Have you ever had to max out your line of credit on your business credit cards? Sometimes this happens as a result of a short term cash flow problem when business is good, while other times it’s the inevitable result of lagging sales. Regardless of why you need to fully utilize your credit line, it’s important to understand how it will affect your credit scores.
How Business Credit Cards Affect Your Personal Credit Score
When you apply for a small business credit card, you are relying on your personal credit history and the credit scores derived from it. Your credit utilization is one of the largest factors on your credit score, and most credit experts recommend that you keep your debt to credit ratio below 30% to have the highest score possible, but that’s not a magic number. Furthermore, it’s important to remember that each month’s credit card statement balance is reported to the credit bureaus as long-term debt, even when you avoid interest charges by paying your balance in full each month.
However, most business credit cards do not report all activity to the major consumer credit bureaus. An exception is Capital One, which reports small business card activity while flagging it as ‘small business’ on your personal credit reports. So for most business credit card users, there will be no impact on their personal credit score when they utilize the majority of their line of credit on their business cards. However, it’s always important to make on-time payments as negative information from your small business credit cards will often be reported to your personal credit history. For more information on what small business credit card activity is reported to your personal credit history, see this post by Nav’s education director Gerri Detweiler.
How Credit Utilization Affects Your Business Credit Score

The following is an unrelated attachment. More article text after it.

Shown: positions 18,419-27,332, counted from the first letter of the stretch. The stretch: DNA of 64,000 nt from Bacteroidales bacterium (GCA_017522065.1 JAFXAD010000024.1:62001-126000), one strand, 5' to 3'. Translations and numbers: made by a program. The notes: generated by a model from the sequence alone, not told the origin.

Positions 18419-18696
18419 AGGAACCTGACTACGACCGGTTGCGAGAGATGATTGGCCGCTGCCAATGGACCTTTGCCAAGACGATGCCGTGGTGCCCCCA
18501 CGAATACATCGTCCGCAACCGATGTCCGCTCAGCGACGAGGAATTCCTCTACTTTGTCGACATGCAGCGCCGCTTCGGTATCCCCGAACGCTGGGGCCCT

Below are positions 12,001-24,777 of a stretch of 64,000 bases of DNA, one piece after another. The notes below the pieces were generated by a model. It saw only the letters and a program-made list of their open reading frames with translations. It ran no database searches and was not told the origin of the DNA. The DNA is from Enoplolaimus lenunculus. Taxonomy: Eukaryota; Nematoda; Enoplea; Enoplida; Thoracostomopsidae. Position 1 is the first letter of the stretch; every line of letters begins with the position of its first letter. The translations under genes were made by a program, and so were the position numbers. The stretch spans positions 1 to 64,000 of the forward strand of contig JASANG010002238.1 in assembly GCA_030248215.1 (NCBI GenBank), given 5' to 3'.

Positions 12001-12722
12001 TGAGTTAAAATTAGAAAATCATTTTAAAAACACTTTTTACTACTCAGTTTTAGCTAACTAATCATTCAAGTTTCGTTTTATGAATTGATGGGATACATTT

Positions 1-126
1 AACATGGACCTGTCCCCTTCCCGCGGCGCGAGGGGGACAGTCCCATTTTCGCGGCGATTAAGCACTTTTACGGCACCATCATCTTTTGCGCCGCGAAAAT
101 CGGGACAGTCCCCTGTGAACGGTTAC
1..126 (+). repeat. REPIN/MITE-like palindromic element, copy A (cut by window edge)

When it comes to your business credit score, everything works differently. Different lenders may report your debts to some business credit files, but not others. For example, Dun & Bradstreet’s PAYDEX business credit score looks primarily at a company’s payment history, not its debt levels. And with other business credit scoring models, like those from Equifax and Experian, credit utilization isn’t as much as a factor as it is on personal credit reports.
Why You Should Still Control Your Business Credit Card Utilization
It can be a relief to learn that your small business credit card utilization usually won’t affect your personal credit score, and isn’t a large factor in your business credit scores. But, it still matters.
Furthermore, a credit score is just a convenient way for some lenders to assess your overall credit history. Some lenders will still use a manual process to look through your credit history and may take into account your credit utilization when making their decisions.
Ways to Manage Your Business Credit Card Utilization
Thankfully, there are a number of ways for businesses to manage their credit utilization, in order to help their business credit scores.
First, you can try to increase the amount of credit you have available by either requesting a credit increase from your current cards, or by applying for a new credit card. In both cases, your request is more likely to be approved at a time when you happen to have very little credit utilization. As the old saying goes, banks seem to lend money to those who don’t need it.
In addition, you can try to lower the amount of debt that’s reported to the credit bureaus. Since most credit card issuers will only report your account balance that’s recorded on your monthly statement, a simple way to reduce your credit utilization is to pay down your balance just before your monthly statement period ends.
It can be surprising to learn how your business credit card utilization does and does not affect your various credit scores. By understanding the impact of small business credit cards on your credit, you can make the right choices to strengthen your business and personal credit histories.